Interestingly enough, even meta-principles can contradict one another. For me, “stand up for your principles” is a good principle, and so is “be open-minded about your principles.” Often blindly standing up for principles is a very bad idea (in the typical novel/movie, the antagonist may have good intentions but focuses on one idea or principle to the exclusion of all others, thus causing more overall harm than good; on the other hand, this principle seems required to become a politician).

Throughout my first two years of college, I wanted to go into academia, and I naively shunned finance because I thought people went into it just for money. Of course, once you start thinking about what to do after college and the need for money comes closer, you realize that you need money to live(!) and that despite the negative outside perception, the industry is not all evil people trying to figure out how to suck away all your money. Of course, on the “stand up for your principles” front, this change fails pretty hard, but it follows “being open-minded about your principles,” which I consider to override the first in this case. After all (to add one more layer of contradiction), it is standing up for the principle of being open-minded.

One thought on “When Principles Collide

  1. 1. I’m sure you’ve seen Margin Call, but if you haven’t, here’s my favourite quote from it: http://www.youtube.com/watch?v=2f2kGHcdJYU

    2. Coming from a math background, I’m sure you’re familiar with rigorous and logical modes of thought; I suggest you apply these in your moral and ethical thinking.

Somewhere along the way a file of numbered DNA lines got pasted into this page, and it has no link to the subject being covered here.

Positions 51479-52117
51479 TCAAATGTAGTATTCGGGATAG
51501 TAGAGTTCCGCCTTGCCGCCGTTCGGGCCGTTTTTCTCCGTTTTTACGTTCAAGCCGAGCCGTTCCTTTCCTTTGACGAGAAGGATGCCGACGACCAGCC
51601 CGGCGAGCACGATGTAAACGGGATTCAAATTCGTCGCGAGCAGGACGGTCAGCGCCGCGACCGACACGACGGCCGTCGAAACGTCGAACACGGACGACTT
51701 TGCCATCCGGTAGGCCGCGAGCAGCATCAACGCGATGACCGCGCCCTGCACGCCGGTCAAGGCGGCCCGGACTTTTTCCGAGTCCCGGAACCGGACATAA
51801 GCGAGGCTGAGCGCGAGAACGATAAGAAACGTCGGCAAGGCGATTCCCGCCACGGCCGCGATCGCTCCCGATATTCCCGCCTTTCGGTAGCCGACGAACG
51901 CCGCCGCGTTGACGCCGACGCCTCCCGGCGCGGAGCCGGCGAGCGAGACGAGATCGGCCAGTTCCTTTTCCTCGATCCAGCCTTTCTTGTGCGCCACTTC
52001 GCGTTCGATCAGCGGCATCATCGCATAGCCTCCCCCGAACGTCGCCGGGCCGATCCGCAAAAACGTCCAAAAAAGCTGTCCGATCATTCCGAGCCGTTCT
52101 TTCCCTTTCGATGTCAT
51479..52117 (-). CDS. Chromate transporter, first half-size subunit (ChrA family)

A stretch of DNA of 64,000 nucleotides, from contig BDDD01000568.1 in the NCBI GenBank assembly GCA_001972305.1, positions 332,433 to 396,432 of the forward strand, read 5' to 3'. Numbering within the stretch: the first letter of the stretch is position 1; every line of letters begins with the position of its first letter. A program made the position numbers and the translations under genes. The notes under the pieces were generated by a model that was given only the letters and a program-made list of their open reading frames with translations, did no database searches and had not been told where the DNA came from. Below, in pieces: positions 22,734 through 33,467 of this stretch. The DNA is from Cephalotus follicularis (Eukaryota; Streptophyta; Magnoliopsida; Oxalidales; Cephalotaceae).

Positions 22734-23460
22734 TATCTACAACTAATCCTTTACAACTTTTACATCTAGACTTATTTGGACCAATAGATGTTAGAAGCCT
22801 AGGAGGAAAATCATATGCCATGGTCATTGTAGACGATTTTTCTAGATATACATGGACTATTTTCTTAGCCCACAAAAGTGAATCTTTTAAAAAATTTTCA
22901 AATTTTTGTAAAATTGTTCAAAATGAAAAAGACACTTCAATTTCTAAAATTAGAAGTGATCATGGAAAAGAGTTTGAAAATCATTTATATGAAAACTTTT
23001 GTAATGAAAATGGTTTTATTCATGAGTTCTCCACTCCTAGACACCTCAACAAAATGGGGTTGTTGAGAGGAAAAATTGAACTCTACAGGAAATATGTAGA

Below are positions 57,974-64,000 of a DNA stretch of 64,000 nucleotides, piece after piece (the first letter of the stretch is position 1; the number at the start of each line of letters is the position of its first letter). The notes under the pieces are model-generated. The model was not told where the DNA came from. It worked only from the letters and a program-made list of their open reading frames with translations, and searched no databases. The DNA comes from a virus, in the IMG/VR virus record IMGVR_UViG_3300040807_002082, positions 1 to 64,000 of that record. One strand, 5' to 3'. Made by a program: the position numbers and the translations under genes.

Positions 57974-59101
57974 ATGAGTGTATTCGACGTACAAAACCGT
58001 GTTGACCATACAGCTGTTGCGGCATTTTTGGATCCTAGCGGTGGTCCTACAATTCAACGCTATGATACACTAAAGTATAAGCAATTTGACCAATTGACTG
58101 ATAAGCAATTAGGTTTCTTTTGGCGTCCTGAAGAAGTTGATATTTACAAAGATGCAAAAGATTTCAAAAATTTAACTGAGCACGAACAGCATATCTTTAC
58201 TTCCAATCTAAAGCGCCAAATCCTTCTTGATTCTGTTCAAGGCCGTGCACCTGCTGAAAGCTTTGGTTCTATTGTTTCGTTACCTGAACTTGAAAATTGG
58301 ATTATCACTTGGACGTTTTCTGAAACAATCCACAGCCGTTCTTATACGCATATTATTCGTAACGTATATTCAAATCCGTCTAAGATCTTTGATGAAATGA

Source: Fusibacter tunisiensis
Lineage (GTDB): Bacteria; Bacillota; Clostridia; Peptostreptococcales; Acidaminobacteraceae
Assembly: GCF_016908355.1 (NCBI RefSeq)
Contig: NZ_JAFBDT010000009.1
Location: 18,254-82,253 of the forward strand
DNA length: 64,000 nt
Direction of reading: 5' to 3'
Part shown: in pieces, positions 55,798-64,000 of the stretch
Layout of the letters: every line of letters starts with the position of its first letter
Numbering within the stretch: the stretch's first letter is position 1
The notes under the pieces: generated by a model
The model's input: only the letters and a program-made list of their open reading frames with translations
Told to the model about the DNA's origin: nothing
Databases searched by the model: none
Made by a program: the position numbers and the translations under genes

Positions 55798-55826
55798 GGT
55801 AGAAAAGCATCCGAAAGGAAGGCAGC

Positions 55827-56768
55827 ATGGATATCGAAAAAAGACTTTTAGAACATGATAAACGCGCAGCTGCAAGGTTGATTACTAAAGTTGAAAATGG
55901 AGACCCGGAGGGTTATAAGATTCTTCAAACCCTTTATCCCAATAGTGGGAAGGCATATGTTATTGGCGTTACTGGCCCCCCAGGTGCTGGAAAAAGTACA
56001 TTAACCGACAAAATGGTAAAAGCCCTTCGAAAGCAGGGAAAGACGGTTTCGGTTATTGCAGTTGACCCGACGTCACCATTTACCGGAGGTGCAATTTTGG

In particular, consider rigorously defining what a principle is. What is a “principle”? An axiom, maybe? But they’re certainly not axioms when exceptions are easily found or they’re so overly superceded.
    I believe what you’ll find is what principles really are, are simply guidelines, watered-down generalizations that society and humanity have come up with in order to guide people to good outcomes. “Be honest” is just a one-liner that will lead people to the better outcome in the prevailing majority of situations. It helps when people are unable to reason the correct decisions from their personal axioms themselves, such as when they’re too emotionally biased or invested, or when the situation is too complex, or when they don’t have enough time.
    The principle of “honesty” itself actually has no moral or ethical authority whatsoever, and thus it’s quite logically meaningless to discuss what principles are “better” or “worse” or which principles supersede others. I think a major flaw with humanity and society in general is that we have a habit of taking things as axioms when they are only societal constructs – virtues, principles, standards, whatever the case may be. Of course, this isn’t exactly a “problem” because having to actively question and reason out every decision we make would be extremely time consuming – humans aren’t designed to live like that. But I think it’s valuable to recognize that humans as a species are not rational in nature, and you can always get blindsided no matter how carefully you try to think.